Summary

I do not believe it is possible to definitively list those qualities which determine who is or who is not a jazz singer. The above criteria are simply my attempt to analyze and answer a very difficult question. Hopefully, I have written a piece that will generate some interesting discussion. There are probably as many definitions of jazz singing as there are listeners and I welcome hearing from anyone who has thoughts on the subject. I am taking the liberty of including a short list of those singers whom I believe meet the above criteria. The list is far from complete and I have no doubt that I have left folks off who belong on the list.

One obvious drawback to my criteria list is that I ended up leaving some famous blues singers off the list (e.g., Bessie Smith) because the recorded samples I have of their music indicate that they could not improvise. I think that this points out how limiting such a list can be. A friend suggested that perhaps I should make the cutoff for inclusion three out of four of the essential criteria. It is an interesting thought. Psychiatrists routinely assign a diagnostic label to patients who exhibit three out of four symptoms listed in the DSM IV Diagnostic Manual. Why can't jazz fans do the same?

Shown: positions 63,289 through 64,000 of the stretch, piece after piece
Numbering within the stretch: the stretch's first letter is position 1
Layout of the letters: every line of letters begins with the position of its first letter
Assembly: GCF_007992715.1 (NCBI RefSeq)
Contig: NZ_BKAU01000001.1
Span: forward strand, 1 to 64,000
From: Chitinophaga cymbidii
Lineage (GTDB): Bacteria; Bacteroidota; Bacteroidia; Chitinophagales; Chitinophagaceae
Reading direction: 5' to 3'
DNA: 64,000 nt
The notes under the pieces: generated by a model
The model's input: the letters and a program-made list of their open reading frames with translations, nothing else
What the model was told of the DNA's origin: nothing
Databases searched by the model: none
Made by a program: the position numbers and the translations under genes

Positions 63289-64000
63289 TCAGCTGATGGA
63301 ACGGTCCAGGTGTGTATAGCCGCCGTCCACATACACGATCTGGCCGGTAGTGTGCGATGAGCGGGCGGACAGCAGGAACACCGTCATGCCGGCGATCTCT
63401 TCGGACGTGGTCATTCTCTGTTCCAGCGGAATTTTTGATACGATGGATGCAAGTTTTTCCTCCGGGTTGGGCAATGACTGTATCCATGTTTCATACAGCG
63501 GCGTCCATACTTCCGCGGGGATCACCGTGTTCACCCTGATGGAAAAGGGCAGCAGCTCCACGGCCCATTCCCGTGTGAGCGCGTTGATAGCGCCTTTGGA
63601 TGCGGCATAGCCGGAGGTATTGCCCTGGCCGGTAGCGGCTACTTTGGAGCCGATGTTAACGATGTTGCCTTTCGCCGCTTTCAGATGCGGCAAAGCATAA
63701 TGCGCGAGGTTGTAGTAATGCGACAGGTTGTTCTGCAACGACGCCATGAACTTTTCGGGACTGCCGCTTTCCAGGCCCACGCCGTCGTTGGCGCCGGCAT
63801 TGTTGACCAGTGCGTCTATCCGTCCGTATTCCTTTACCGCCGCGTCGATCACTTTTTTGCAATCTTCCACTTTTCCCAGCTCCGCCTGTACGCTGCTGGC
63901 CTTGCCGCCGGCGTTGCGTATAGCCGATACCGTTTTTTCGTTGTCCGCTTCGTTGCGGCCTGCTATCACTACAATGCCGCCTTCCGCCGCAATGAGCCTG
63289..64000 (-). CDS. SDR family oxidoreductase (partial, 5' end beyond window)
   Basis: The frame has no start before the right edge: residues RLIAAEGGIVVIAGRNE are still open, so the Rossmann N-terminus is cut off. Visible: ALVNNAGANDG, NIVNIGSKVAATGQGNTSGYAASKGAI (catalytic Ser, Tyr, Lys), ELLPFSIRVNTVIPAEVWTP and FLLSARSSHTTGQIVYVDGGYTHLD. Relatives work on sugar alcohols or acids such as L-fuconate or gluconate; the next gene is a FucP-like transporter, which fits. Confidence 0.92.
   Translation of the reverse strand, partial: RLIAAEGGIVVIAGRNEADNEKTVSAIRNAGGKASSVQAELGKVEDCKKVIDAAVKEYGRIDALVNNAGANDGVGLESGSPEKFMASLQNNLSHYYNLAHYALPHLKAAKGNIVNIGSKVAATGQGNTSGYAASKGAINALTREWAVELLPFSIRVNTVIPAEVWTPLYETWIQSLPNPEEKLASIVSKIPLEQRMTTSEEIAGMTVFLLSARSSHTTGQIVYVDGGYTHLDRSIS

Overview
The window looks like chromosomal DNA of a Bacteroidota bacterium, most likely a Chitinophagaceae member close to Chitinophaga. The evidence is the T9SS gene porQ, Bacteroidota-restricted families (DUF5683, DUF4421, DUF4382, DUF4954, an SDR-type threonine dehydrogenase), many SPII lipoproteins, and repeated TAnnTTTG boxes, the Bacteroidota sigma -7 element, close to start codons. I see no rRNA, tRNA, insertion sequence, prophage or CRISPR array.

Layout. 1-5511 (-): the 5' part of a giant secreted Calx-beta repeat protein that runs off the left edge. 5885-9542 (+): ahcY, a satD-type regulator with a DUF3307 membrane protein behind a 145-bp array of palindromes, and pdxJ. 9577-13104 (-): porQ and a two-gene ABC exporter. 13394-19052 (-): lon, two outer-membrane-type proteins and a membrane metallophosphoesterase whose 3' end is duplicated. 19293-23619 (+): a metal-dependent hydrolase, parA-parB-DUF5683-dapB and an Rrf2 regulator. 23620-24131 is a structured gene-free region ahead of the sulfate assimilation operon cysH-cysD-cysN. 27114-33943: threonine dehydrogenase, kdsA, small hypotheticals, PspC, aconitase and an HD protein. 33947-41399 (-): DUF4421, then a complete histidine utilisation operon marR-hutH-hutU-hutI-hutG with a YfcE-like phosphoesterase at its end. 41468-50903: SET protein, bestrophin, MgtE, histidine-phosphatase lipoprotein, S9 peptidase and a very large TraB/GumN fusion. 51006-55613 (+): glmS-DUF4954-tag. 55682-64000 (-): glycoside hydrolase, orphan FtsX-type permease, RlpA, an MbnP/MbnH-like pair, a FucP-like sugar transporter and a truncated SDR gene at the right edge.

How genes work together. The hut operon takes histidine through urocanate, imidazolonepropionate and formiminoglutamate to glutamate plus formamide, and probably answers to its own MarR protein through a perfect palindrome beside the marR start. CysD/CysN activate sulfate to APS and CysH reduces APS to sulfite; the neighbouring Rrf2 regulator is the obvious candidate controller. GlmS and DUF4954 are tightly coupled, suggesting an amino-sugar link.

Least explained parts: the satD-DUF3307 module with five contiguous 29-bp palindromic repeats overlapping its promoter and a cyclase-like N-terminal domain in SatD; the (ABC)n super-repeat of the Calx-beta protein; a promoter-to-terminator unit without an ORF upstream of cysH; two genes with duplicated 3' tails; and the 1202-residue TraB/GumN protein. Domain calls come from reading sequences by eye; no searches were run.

Singers who I believe meet the jazz criteria listed above
Louis Armstrong, Betty Carter, Ella Fitzgerald, Billie Holiday, Sarah Vaughan, Shirley Horn, Anita O’Day, Dianne Reeves, Kurt Elling, Joe Williams, Mel Torme, Abby Lincoln, Bobby McFerrin, Carmen McRae, Cassandra Wilson, Jimmy Rushing, Lou Rawls, Jackie and Roy Kral, Ray Charles.




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Friday, August 11, 2006

Colonoscopies, passing wind and competition

About six months ago I had a colonoscopy. The doctor, in order to puff the colon up so that he could more freely root around with his camera-headed snake, filled it with air. The result of this inflation was that when he had completed his sight seeing I was left with a lot of the air still in my colon. Of course, before they discharge you from the post-colostomy waiting area the nurses want you to pass the air. That is, they tell you that you need to fart. Apparently, by farting, you show them that all is well and then you can be safely discharged.